Outdoor lovers install a variety of features in their pop-up trailers. It could be extra exterior storage, entertainment system, or rugged wheels.
However, such amenities can put added weight on the collapsible camper. Knowing the pop up trailer weights can either ease or burden your trip.
Pop-up campers are recreational vehicles that bring the coziness of a home on the roads. The average weight of a pop up camper can vary depending on its size, category, and features.
So, how much does a pop up camper weight?
Pop-up campers can weigh anywhere from 1,200 to 3,500 pounds, the average is about 2,300 pounds. It all depends on the type, size and amenities they are equipped with. For example, a tent style pop-up trailer weigh between from 1400 to 3,700 pounds, while a hard-sided pop-up weighs between 1,200 and 2,400 pounds unloaded. Most extreme sport style range between 1,700 to 3,400 pounds.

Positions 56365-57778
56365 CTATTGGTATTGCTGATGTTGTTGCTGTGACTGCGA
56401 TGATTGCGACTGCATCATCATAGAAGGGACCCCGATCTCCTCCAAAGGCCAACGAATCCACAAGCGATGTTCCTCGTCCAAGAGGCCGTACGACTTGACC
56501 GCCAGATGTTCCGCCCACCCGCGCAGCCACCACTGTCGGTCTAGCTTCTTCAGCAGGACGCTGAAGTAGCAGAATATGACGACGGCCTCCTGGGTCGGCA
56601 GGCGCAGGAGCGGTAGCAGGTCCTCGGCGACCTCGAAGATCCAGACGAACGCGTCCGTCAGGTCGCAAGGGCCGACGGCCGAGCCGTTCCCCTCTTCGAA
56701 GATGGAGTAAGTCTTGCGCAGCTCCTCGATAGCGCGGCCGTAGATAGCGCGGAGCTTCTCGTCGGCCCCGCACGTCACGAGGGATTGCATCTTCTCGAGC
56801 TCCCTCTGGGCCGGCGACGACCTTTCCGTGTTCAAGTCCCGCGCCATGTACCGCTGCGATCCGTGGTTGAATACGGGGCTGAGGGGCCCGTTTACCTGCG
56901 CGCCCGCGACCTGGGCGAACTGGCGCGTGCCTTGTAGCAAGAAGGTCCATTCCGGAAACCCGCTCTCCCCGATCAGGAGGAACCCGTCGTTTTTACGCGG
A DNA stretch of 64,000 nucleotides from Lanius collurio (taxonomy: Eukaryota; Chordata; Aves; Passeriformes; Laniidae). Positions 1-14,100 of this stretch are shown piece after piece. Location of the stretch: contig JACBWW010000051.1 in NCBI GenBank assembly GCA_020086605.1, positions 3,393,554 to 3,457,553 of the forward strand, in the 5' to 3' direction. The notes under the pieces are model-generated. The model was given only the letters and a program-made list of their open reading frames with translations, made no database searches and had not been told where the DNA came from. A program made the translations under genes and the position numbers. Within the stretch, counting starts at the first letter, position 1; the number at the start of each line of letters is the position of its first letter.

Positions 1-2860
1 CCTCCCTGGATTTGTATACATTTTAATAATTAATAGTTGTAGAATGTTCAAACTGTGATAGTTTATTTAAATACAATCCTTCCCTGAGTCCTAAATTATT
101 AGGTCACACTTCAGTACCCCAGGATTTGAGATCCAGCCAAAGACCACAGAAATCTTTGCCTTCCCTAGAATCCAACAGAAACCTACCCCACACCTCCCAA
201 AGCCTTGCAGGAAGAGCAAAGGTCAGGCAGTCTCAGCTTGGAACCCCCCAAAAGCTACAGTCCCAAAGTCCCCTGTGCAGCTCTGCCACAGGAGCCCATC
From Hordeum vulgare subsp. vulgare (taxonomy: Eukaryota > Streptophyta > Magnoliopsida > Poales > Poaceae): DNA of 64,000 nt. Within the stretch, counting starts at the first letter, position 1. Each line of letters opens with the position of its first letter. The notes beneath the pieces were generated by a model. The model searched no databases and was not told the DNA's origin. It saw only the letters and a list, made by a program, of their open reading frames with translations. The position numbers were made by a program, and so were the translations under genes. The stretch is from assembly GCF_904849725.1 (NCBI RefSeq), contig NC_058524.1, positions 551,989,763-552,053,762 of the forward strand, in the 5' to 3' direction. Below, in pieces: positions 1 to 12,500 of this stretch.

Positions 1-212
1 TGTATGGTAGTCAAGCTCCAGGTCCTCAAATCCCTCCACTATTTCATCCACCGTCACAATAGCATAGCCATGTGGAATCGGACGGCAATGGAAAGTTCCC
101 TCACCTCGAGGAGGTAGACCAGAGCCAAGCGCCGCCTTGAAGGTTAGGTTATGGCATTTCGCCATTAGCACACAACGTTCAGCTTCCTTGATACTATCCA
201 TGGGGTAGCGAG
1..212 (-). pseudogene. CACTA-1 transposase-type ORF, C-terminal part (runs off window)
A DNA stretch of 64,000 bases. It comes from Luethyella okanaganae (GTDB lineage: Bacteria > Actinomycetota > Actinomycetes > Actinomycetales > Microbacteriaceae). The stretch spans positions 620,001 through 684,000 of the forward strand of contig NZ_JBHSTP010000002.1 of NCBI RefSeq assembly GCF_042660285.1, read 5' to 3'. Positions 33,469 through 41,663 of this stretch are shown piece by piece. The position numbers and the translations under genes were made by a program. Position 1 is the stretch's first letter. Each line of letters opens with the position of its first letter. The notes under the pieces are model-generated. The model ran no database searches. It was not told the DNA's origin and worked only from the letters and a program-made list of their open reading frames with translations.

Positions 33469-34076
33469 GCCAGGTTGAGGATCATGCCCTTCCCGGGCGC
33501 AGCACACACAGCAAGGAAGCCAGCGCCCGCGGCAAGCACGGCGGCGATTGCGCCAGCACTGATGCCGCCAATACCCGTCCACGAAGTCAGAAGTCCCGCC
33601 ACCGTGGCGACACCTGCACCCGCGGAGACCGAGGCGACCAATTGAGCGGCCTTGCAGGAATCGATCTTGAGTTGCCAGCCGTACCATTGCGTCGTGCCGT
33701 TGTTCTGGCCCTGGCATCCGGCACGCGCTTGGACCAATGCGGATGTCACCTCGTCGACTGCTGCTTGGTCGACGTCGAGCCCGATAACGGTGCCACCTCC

In this article, you will learn everything about average pop up trailer weights and what you can do to manage the weight of a pop up camper trailer:
- How the category defines the weight.
- Essential features that you should not forget.
- How not to max your towing capacity.
- How the weight of a trailer could match your needs.
- How to distribute the weight inside a camper.
Why Manage the Weight?
pop up campers are originally designed to provide travelers a quick way to traverse the outdoors. Hence, weight plays a part in making sure that the trailer is easy to move around.
This is why the whole concept is you open the trailer, and voila, a small living area in the middle of a campsite. Then when it is time to hit the road, you just have to fold it in or down.
With pop-up trailers, you get a compact size. Normally, a camper is composed of a trailer frame, box, and a hard roof. As a result, you can store it in any property with ease.
Yet, this humble outdoor abode provides important camping needs such as pull-out beds.
Furthermore, being compact means easy maneuverability than traditional travel trailers and fifth wheelers.
Lastly, pop up campers are for those looking for a more budget-friendly style of traveling. They are not initially designed for several, luxurious features. In simple terms, they stick to the necessities.